Significant, sustainable architecture evocative of simple West African structures
We were awarded a contract by the U.S. Department of State Bureau of Overseas Buildings Operations (OBO) to design a new embassy in Niamey, Niger, under the Excellence Initiative. This program ensures diplomatic facilities meet functional and security requirements of missions abroad while also demonstrating American values and ingenuity in architecture, engineering, technology, construction, sustainability, art and culture. Given OBO’s priority for moving staff into safer, more secure facilities, bridging documents were completed in just six months to minimize construction duration and disruption.
The multi-building campus is situated on an existing 10-acre embassy site and includes new buildings that replace aging structures with those that meet current security and life safety standards. A new 11,500 square meter Chancery was located, designed and phased to keep critical existing campus buildings in operation during construction, saving months of time and millions of dollars by avoiding temporary staff relocations. Site redevelopment encompasses new community and support facilities, additions to existing structures including the Marine Security Guard Residence, a new and more secure entry sequence, upgraded utilities and the addition of on-property staff parking.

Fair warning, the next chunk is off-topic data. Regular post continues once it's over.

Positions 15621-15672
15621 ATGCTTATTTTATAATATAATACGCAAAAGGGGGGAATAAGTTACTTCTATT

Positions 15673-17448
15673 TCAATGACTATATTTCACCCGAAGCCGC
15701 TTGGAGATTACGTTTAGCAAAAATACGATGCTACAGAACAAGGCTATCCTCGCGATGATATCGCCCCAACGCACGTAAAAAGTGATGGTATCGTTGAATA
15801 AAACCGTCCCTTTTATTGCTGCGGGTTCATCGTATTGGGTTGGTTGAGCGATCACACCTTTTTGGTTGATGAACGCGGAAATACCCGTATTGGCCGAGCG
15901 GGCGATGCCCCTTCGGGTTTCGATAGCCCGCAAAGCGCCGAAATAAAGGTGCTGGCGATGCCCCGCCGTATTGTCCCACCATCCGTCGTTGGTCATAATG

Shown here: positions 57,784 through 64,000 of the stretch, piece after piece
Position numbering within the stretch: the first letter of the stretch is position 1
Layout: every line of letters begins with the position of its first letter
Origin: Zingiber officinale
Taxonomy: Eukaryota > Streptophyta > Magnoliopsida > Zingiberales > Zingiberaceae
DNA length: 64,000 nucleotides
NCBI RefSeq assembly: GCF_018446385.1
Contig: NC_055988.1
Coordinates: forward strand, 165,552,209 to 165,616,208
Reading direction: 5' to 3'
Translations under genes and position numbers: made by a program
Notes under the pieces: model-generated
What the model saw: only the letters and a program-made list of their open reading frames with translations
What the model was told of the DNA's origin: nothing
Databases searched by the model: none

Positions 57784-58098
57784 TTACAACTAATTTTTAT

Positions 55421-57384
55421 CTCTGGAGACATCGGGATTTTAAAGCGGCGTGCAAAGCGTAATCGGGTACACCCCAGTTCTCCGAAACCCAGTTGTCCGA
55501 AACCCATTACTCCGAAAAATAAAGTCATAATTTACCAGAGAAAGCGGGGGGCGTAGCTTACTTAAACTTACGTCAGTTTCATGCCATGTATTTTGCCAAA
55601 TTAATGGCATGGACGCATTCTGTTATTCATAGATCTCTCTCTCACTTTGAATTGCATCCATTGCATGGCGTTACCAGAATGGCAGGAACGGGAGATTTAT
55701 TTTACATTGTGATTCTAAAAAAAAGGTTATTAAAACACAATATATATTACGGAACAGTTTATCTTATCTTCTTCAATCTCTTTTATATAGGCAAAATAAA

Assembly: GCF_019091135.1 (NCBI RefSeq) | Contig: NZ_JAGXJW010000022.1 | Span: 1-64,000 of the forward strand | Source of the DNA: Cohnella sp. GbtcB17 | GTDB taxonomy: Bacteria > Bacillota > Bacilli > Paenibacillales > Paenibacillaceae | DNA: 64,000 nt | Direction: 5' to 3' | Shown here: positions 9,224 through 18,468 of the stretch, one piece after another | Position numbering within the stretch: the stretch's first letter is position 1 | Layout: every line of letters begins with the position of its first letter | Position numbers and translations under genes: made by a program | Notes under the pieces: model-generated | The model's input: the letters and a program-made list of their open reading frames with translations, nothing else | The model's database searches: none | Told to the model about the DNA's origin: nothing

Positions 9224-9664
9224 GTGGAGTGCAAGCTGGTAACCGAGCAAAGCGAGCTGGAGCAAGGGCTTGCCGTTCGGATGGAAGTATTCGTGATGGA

Design strategies relate to local climate and regional context, with native landscape patterns woven throughout the site in structural and finish elements. Cues are taken from endemic regional forms and materials like sand, concrete, and red metal oxide primer; a series of screens and canopies evocative of traditionally used acacia limbs shield buildings from the intense West African sun. A large shaded exterior courtyard extends the gallery, an important community space in the building. Use of locally procured, established and familiar materials enhances long term sustainability.